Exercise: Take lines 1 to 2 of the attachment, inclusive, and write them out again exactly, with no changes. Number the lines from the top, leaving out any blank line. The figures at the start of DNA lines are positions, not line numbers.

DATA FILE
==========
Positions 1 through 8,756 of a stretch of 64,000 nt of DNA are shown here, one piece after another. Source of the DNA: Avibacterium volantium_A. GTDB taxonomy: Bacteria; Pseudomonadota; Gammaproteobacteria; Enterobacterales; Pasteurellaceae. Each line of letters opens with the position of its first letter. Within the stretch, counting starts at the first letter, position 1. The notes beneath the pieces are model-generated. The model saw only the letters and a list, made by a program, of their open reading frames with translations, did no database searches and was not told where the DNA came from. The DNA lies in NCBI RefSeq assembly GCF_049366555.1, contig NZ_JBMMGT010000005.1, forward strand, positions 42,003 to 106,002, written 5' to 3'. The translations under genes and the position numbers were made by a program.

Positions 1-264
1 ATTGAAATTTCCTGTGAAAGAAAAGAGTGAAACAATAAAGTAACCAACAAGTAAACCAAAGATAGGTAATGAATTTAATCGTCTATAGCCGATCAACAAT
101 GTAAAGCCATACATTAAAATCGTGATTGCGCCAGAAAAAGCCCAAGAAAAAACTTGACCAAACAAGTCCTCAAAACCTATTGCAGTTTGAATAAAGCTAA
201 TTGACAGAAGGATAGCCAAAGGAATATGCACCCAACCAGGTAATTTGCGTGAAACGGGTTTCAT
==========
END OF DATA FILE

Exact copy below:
Positions 1 through 8,756 of a stretch of 64,000 nt of DNA are shown here, one piece after another. Source of the DNA: Avibacterium volantium_A. GTDB taxonomy: Bacteria; Pseudomonadota; Gammaproteobacteria; Enterobacterales; Pasteurellaceae. Each line of letters opens with the position of its first letter. Within the stretch, counting starts at the first letter, position 1. The notes beneath the pieces are model-generated. The model saw only the letters and a list, made by a program, of their open reading frames with translations, did no database searches and was not told where the DNA came from. The DNA lies in NCBI RefSeq assembly GCF_049366555.1, contig NZ_JBMMGT010000005.1, forward strand, positions 42,003 to 106,002, written 5' to 3'. The translations under genes and the position numbers were made by a program.

Positions 1-264